The Fantastic Fiction of Hannes Bok, Hannes Bok (American Fantasy Press 978-0990784678, $45, 448pp, hardcover) March 2020.
As a kid, I used to confuse the artwork of Hannes Bok and Boris Artzybasheff. There’s a surface similarity, but when examined closer, Bok’s paintings and drawings exude a kind of Art Deco romance that Artzybasheff’s more cold and clever and satirical drawings never did. We can tell that one man was a sensitive, whimsical dreamer, and one an acerbic, distanced observer of humanity’s follies. That’s really two ends of the artistic spectrum, no matter a certain resonance of lines and shapes.
Hannes Bok (1914-1964) is certainly not a name on the lips of the average fan of fantastika these days. I just employed my valuable “Ronald Firbank” test on his name. What test is that? You simply google the name of cult writer “Ronald Firbank” and see how many hits he gets that day. That number represents the baseline unit of obscurity. Then check your second candidate’s name, and compare hits. Just now, roughly speaking, Firbank got 50,000 hits and Bok got 100,000. So Bok is not in the absolute bottom tier. But compared even to, say, “Clifford D. Simak” (350,000 hits), he’s low. And ranked against a well-remembered near-contemporary like “Robert E. Howard” (four million hits), he’s off the radar entirely.
And this undeserved obscurity is a shame, for Bok’s beautiful art can still produce awe and admiration. And, additionally, so can his writings. For, like surrealist Leonora Carrington, Bok also worked in prose, publishing a modest number of works in his lifetime. Some were reprinted in the famous Ballantine Adult Fantasy line, which is where I first encountered them.
Now readers in 2020 have a chance to get acquainted or reacquainted with Bok’s fiction, thanks to Robert Garcia and his crew at American Fantasy Press, who have produced an extremely handsome omnibus, replete with some of Bok’s own drawings.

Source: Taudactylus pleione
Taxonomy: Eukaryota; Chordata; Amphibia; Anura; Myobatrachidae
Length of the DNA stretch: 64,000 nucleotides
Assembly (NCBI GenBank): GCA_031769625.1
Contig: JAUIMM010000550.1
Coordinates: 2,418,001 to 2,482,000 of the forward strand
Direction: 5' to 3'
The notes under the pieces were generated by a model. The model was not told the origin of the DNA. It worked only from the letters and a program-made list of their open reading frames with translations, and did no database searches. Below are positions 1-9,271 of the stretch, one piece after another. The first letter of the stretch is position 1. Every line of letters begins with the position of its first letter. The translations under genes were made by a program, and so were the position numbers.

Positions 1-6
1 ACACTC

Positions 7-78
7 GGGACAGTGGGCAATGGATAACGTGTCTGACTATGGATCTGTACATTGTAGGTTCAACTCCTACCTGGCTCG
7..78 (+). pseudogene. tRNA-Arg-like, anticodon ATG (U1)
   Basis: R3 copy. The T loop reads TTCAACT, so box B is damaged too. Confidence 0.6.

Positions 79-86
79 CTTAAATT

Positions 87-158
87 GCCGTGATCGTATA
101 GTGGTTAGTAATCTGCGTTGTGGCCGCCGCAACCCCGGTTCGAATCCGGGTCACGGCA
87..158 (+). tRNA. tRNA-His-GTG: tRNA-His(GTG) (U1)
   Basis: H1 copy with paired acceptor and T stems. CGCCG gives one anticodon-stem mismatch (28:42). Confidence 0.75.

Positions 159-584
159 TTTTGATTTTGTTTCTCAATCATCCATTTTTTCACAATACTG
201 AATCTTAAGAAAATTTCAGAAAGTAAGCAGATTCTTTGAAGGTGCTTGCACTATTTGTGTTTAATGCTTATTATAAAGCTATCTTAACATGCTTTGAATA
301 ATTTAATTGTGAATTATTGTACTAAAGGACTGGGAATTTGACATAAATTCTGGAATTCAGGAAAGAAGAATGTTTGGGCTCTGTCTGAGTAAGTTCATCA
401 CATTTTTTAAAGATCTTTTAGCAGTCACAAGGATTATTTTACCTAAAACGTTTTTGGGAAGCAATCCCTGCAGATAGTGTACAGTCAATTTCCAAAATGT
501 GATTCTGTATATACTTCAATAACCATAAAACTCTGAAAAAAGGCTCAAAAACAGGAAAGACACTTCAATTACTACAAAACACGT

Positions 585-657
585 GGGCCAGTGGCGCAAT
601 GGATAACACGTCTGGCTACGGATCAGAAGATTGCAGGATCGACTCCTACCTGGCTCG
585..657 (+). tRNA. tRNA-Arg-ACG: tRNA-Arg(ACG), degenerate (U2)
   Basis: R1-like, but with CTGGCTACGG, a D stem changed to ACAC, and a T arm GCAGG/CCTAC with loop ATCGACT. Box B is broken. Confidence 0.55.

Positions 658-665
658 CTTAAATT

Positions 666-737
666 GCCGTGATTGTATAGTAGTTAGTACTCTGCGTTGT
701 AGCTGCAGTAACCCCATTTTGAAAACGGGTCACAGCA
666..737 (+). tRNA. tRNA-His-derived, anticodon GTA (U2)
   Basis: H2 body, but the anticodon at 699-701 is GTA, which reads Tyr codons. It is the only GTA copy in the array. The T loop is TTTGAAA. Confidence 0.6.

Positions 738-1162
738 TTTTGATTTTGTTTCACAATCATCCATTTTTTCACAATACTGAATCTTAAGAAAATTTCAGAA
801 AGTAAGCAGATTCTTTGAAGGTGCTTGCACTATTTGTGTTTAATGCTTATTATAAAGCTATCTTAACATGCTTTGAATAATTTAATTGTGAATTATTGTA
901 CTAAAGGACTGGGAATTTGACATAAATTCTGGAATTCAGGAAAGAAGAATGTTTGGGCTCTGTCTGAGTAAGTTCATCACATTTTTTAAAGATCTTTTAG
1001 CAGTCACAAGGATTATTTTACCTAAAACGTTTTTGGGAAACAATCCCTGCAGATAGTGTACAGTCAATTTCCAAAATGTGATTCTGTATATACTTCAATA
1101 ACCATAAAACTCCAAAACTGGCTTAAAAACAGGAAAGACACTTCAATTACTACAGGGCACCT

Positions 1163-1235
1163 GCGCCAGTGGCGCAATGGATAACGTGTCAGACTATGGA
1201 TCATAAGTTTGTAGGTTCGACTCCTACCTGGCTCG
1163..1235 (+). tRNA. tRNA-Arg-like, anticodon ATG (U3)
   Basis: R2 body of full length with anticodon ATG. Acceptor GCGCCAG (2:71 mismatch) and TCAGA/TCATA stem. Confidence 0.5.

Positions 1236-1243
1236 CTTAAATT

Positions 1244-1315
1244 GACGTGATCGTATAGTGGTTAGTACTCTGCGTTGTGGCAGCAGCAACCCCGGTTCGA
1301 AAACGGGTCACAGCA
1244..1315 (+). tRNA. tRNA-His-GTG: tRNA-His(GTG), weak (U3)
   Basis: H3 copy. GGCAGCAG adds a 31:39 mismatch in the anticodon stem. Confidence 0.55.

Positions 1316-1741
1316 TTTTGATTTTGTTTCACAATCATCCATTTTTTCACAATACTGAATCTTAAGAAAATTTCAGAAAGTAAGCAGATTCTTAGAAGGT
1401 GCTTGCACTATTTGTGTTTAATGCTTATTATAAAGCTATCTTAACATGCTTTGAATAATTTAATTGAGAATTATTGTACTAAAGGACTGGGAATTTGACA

We open the book to a very affectionate and appreciative introduction by Charles de Lint. This is followed by the original introduction from editor Lin Carter that accompanied the Ballantine release of The Sorcerer’s Ship. Carter’s text offers valuable firsthand recollections of Bok, and some nice historical framing for the tale to come. This is actually Bok’s second novel, but it’s good to lead with it, since it’s a superior accomplishment, a classic portal fantasy that should win over readers. (And collectors please note: this is the first hardcover incarnation for this title!)
Our hero, a young man named Gene, awakens in a dire predicament in a strange world: adrift at sea on a makeshift raft, a nice objective correlative to his mental state, for he has no idea how he left our familiar world behind. In short order he’s picked up by a large sailing ship that happens to contain the beautiful Princess Siwara of Nanich and her two feuding counsellors, Kaspel and Froar (our villain). Before Gene can say, “Now I recall! I fell into an undersea wormhole off Coney Island,” he is poisoned. Recovering, he learns of the nasty politics of this voyage. Froar wants Siwara to more or less surrender herself and her nation to the warmongers of Koph (the ship’s destination), while Kaspel is pro-Nanich. Gene is in the middle, but soon sides with Siwara and Kaspel as he falls in love with the woman behind the crown. Events fly fast and unpredictably, and the ship finds itself pulling into a strange island where dwells an immortal “fishman” named Yanuk, who happens to be in touch with the multiversal deity who created this world and Gene’s native one as well. From here, things get really weird!
In the human characters, Bok instills some solid and believable emotions and desires and dreams that conduce towards their reality. Gene is not a superhero, actually proving inept at swordplay and somewhat indecisive. Kaspel is a good wizard sort, but frighteningly utilitarian. Froar is a bad guy who honestly thinks he’s doing good. And Siwara is both competent and vulnerable by turns. But it’s with Yanuk that Bok triumphs. If I say that the fishman is Jar Jar Binks done right, I hope you will grasp the blend of naivete and ego, foolishness and bravery that I mean to convey. Yanuk steals every scene.
The action is swift and transparently described, with the colorful visual acuity one would anticipate from a painter. The great battle at the end is a masterpiece of weirdness. And the resolution is not fairytale cliched, but surprising and open-ended. This novel remains eminently readable and satisfying.